Should you get tested for COVID-19 or wait for a possible anti-body test?

With double the amount of tests available in both the city of Houston and Harris County, as well as expanded access for asymptomatic folks - the question is who should get tested? And will results be accurate?

On Monday, Mayor Sylvester Turner said any Houstonian who wants to get tested, can now do so, even if they're not showing symptoms.

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Initially, health officials believed only symptomatic people could spread coronavirus COVID-19, but now experts say those without symptoms can also be carriers.

“The more testing we can do the more data we can have because you want to make your decision based off the facts,” Turner said.

During the city's daily briefing on Tuesday, Turner said deciding when to loosen restrictions for Houstonians would depend on COVID-19 test results.

The Houston Health Department said anyone who wants to get tested – should. Everyone is now considered an ideal candidate, as authorities work to understand this novel virus.

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Dr. Pedro Piedra is a professor at Baylor College of Medicine who specializes in virology and microbiology. Dr. Piedra is now working with a team of researchers to develop an anti-body test.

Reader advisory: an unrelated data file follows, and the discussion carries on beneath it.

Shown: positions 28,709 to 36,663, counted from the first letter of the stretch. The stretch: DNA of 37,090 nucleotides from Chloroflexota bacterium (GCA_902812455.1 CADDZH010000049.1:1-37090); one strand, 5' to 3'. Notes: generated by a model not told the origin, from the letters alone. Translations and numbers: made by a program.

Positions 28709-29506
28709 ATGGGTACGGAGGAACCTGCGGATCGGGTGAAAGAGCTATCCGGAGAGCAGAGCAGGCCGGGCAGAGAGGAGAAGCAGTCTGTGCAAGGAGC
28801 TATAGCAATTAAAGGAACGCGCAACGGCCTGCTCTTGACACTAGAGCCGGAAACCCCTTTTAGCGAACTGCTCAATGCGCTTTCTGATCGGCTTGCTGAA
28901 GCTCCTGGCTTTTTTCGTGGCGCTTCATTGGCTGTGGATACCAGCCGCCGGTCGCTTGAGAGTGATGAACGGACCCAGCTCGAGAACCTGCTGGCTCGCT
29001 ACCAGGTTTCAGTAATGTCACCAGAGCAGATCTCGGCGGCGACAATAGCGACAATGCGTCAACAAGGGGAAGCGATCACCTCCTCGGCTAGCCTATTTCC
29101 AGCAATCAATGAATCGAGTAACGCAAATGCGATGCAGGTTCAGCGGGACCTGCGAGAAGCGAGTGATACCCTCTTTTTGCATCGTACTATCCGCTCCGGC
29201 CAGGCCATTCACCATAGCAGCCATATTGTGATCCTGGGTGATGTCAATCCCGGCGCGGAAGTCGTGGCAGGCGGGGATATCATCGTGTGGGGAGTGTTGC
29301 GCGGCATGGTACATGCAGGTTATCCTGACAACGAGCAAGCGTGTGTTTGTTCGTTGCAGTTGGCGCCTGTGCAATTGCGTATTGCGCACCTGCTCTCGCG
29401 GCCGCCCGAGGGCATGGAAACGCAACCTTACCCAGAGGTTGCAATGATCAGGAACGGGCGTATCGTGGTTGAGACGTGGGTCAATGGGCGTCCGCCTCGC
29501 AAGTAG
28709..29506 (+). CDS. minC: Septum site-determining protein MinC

“If you've been infected, the assumption will be that if you get re-exposed and re-infected, you're going to have a milder disease - now that also has to be proven,” Piedra said.
This week, Dr. Piedra said his team started collecting blood samples from patients who tested positive for COVID-19 four to six weeks ago.
“Anti-body testing asks the question - 'Have you seen the virus?' It doesn't tell you whether you're protecting against it,” Piedra said.
He also clarifies that the antibody-test is not to be confused with a vaccine.
Piedra says a nasal swab test can reveal if someone is currently infected with the virus; a vaccine can provide immunity; and an anti-body test could best be used as a data-collection tool.
“A vaccine is giving you all the benefits of the immune response with minimal amount of risk. The antibody test is simply a tool and you can use it how you think that tool will work best.
“If you want to understand the prevalence in the community or in a particular workforce - it can be used to address that.

“If you want to identify individuals who have been infected because you would like to contact them for potentially using them as donors, for plasma foresees - it can be used for that,” Piedra said.

Baylor researchers said the anti-body test they’re working to develop could examine more than 1,000 blood samples at once and get results in just 3-4 hours.

At this point, Dr. Piedra said they don’t have an exact time frame, however on average, he says researchers take about three months to fully develop an anti-body test.

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